Thousands of ATMs go down in Indonesia after satellite problems

JAKARTA (Reuters) - Thousands of ATMs and electronic card payment machines in Indonesia went offline over the weekend, and it might take two more weeks before full service is restored, after an outage from a satellite belonging to state-controlled telecom giant PT Telekomunikasi Indonesia (Telkom).

FILE PHOTO: Customers use Bank Central Asia (BCA) automatic teller machines at BCA's headquarters in Jakarta, Indonesia February 3, 2010. REUTERS/Beawiharta/File Photo

Around 15,000 ground sites across Indonesia were affected by the problem on the ‘Telkom-1’ satellite, whose service is used by government agencies, banks, broadcasters and other corporations, Telkom’s president director Alex Sinaga told reporters on Monday.

A shift in the direction of the satellite’s antenna, which was first detected last Friday, had disrupted connectivity.

Bank Central Asia (BCA), Indonesia’s largest bank by market value, had around 5,700 of its ATMs affected by the outage, or 30 percent of the total operated by the bank, BCA chief executive Jahja Setiaatmadja told reporters. The Internet connection in some remote BCA branches were also affected, he said.

State-controlled Bank Rakyat Indonesia said around 300 of its ATMs were affected, but some had since been restored.

Some shoppers in Jakarta said stores could not process credit card payments using EDC (electronic data capture) machines over the weekend, while Twitter users complained about a number of ATMs that were not online yet on Monday.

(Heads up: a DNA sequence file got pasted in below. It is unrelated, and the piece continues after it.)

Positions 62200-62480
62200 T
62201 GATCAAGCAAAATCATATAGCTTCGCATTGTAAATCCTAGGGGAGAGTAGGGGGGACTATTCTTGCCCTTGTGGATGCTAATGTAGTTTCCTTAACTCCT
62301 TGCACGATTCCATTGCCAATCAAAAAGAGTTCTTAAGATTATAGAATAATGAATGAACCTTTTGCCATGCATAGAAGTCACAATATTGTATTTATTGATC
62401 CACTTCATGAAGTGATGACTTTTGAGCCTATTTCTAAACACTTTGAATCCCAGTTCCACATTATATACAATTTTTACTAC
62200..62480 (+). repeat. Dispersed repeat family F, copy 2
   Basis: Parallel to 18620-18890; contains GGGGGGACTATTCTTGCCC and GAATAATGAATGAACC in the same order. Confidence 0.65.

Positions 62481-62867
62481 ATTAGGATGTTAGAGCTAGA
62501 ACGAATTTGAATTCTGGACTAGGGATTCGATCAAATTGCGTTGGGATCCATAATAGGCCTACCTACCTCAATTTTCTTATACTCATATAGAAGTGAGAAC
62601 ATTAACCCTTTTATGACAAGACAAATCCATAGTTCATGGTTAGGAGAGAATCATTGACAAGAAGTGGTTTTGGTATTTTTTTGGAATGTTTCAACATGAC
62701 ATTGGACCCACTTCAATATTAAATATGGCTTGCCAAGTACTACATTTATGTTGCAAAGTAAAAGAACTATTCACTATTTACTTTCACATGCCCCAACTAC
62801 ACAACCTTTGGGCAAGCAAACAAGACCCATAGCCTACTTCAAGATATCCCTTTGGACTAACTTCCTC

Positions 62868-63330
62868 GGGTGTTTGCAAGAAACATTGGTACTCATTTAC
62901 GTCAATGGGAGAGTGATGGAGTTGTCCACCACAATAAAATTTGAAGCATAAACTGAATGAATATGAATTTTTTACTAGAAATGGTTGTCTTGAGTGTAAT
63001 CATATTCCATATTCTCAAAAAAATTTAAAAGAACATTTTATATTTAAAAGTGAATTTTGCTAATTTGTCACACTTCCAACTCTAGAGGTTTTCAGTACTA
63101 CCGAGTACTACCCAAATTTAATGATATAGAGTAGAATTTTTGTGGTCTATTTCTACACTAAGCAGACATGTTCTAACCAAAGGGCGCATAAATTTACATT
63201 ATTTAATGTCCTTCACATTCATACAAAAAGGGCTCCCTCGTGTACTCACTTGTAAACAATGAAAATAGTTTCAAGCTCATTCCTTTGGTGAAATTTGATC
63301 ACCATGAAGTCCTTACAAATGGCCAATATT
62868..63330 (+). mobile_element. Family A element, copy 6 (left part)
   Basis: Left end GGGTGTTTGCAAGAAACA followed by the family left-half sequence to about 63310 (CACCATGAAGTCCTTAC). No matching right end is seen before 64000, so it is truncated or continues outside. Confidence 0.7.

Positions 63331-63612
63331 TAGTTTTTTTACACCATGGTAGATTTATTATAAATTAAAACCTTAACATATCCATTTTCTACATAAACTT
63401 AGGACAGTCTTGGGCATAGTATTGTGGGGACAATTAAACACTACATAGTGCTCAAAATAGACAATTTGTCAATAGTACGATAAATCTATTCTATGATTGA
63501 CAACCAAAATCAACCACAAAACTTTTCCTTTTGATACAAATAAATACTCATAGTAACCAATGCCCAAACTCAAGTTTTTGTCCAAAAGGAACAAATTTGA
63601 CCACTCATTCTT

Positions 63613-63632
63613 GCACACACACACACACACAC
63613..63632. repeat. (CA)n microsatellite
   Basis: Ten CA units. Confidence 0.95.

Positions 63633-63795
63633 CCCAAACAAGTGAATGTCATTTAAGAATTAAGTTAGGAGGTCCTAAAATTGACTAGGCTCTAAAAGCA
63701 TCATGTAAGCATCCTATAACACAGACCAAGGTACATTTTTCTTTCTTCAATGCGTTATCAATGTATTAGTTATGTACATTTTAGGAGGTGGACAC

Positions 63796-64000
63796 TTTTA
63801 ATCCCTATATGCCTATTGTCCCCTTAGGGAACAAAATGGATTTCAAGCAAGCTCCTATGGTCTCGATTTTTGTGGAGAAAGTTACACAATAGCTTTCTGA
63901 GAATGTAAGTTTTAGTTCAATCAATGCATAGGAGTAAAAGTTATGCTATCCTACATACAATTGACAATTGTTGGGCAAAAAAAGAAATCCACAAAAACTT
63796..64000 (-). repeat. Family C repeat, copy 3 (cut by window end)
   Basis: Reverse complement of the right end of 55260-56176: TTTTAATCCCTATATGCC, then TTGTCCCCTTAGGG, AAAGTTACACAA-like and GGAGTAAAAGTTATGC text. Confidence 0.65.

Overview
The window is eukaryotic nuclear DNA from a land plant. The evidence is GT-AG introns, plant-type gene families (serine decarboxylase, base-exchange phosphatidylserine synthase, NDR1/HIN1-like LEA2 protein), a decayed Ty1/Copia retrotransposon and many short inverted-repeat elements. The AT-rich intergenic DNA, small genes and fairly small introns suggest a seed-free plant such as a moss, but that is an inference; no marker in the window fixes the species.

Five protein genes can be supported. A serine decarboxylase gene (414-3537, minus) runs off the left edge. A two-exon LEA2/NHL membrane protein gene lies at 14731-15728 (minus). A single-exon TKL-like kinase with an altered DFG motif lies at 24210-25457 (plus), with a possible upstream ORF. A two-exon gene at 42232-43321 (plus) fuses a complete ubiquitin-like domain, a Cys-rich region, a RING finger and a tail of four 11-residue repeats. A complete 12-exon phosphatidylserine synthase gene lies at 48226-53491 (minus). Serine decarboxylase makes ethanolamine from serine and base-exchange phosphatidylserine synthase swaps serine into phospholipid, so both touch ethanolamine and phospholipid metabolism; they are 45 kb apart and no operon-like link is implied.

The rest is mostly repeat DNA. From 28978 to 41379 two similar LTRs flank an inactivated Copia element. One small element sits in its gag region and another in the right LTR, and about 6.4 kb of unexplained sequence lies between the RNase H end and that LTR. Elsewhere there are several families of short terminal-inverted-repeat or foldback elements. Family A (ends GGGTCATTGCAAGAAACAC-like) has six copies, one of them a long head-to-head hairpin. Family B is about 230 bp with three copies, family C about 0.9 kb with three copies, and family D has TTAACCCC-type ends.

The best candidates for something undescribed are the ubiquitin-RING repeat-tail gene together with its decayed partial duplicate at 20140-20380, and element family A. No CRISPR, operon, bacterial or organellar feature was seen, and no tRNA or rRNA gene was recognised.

According to central bank data, there are more than 100,000 ATM machines in Indonesia.

“Our estimation is by September 10, all (connections to) 15,000 sites would be recovered,” Sinaga said. Up to Monday, around 17 percent of the connections had been restored, he added, by shifting connections to other satellites and adjusting the direction of ground antennae.

Telkom is shifting its connection from Telkom-1 to two other satellites owned by the company and other satellites owned by foreign companies which cover Indonesia.

Telkom-1, which was launched in 1999, has a design lifetime of 15 years, but according to a 2016 review and consultation with its maker Lockheed Martin it could operate normally up to 2019.

“We do not rule out the possibility that we will no longer use Telkom-1. We will decide in the next few days,” Sinaga said, adding that the company may use the orbit slot of Telkom-1 for its fourth satellite scheduled to be launched mid 2018.

Telkom-1 contributes 0.6 percent of Telkom’s total revenue, the company said.

Reporting by Fransiska Nangoy and Cindy Silviana; Additional reporting by Bernadette Christina and Jessica Damiana; Editing by Shri Navaratnam